Ordinarily, the first 100 days of a presidency don't mean much. But these are not ordinary times.

President Obama took office just as the nation realized the full extent of the economic crisis. No longer was recession in doubt; experts feared another Great Depression. Meanwhile, improvements in Iraq called for a new approach, deteriorating conditions in Afghanistan screamed for more attention, and the rest of the world criticized America as being so blinded by 9/11 that it forgot it was supposed to be the champion of human rights.

Coloring these issues and others was the public's utter lack of confidence in government, which the Bush administration itself helped to cultivate by continually touting the virtues of a private sector that turned out to be not only venal, but also dumb - its financial arm having put too much money in risky derivatives, while government watchdogs slept.

Obama hasn't solved any of these problems yet. Who could in only 100 days? But like a skilled physician, he appears to have stopped the bleeding, and restored confidence that a president can make the nation better. That's an accomplishment worth noting.

Indeed, Obama's approval rating has averaged 63 percent in his first three months. Not since Jimmy Carter 30 years ago has a president polled that well in his first 100 days. Yes, Carter was nowhere near those heights by the end of his presidency, but Obama's performance thus far suggests that won't be his fate. The former governor of Georgia was lambasted as being weak and unsophisticated in dealing with Congress, but the former Illinois senator knows how Washington works - and he has a very skilled team.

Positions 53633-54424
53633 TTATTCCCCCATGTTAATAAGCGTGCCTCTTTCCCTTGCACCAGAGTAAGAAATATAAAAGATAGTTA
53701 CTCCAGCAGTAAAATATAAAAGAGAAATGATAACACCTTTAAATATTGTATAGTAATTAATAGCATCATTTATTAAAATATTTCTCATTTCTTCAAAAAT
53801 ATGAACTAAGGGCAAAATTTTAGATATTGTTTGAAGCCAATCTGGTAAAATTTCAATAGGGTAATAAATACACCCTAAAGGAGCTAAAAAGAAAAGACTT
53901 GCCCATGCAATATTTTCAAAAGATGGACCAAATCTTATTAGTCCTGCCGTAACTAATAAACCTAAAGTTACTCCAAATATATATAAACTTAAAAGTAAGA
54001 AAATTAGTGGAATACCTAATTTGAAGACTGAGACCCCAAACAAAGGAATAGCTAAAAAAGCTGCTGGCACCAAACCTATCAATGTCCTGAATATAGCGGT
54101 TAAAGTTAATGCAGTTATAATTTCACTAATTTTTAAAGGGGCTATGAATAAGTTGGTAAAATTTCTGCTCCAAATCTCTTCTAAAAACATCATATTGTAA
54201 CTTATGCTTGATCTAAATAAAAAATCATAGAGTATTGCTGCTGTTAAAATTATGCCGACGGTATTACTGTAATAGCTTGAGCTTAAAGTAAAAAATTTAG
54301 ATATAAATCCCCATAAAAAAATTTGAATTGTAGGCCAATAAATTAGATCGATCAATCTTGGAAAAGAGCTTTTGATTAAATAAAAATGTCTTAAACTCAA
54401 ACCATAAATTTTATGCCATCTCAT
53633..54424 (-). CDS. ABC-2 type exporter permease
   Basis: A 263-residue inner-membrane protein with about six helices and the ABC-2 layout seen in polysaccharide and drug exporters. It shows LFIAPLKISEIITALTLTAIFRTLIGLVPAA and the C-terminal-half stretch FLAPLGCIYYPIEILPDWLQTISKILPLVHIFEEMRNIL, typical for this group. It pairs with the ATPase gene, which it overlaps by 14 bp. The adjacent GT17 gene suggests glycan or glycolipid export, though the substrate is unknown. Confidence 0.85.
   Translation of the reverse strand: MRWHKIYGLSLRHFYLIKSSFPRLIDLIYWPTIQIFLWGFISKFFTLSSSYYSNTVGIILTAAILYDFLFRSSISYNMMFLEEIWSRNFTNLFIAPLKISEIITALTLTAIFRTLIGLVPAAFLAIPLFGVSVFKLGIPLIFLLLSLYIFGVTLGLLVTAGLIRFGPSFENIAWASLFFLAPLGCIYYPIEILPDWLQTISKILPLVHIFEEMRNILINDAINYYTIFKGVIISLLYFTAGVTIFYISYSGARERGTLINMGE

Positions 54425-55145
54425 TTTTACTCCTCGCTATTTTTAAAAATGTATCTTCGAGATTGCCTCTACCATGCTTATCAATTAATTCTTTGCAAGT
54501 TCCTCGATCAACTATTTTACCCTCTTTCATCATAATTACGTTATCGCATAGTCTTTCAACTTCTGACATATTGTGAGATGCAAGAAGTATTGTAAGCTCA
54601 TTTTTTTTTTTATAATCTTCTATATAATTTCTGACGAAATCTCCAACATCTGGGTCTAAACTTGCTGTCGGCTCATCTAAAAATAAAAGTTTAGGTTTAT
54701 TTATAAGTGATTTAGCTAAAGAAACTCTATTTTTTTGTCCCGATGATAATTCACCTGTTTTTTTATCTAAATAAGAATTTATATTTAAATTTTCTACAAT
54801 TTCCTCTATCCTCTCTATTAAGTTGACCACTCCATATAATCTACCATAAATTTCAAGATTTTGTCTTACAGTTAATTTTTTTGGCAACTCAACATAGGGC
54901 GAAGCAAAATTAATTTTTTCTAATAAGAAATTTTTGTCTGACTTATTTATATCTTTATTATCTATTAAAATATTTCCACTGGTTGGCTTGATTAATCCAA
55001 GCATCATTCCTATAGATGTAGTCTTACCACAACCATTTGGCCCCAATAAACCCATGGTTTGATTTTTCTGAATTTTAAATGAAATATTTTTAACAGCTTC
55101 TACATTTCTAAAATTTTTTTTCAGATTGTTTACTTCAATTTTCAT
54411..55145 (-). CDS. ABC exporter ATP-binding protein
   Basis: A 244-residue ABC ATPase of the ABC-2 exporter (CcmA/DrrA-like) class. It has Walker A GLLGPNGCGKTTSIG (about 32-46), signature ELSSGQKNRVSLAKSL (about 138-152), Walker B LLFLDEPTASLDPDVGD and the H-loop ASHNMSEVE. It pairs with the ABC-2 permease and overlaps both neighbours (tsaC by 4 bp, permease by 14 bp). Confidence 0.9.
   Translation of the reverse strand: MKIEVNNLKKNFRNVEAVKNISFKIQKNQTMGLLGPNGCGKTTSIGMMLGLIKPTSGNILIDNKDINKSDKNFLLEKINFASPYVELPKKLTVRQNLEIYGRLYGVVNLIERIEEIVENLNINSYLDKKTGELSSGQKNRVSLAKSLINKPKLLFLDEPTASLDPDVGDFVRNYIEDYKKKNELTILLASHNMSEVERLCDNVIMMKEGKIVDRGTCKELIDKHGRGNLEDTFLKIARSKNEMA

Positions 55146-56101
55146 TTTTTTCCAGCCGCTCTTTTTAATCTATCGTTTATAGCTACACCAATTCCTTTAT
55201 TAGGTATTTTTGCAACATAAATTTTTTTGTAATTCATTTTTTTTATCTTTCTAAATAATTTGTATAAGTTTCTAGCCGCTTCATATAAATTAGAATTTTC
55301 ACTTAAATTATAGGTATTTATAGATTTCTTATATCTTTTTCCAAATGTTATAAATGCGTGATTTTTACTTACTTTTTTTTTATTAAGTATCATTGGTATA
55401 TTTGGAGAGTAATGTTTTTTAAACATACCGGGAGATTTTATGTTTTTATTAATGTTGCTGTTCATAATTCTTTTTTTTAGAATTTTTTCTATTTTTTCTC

Better early comparisons of Obama would be to Franklin D. Roosevelt and Lyndon B. Johnson. FDR created Social Security and got America through the Depression with an ambitious agenda that he hit the ground running with in his first 100 days; he later led the nation through World War II. After President Kennedy's assassination, LBJ pushed through key civil-rights laws and created Medicare while making agonizing decisions about the war in Vietnam.

What BHO has in common with LBJ and FDR is their belief that government can help people; it has flaws, but it can help. That Obama is challenging a central pillar of Republican orthodoxy since Ronald Reagan was president - that government is the enemy - has the GOP running scared. Thus, its chief spokesmen seem to oppose the president every time he speaks, no matter the issue.

But the polls suggest the public wants more than nattering nabobs of negativism. The people want positive results, and they believe Obama can provide that.

A bonus: The election of the first African American president has doubled the percentage of blacks who believe race relations in the nation are good. Whites think they're better, too. That's something to build on, and Obama is proving to be a good architect.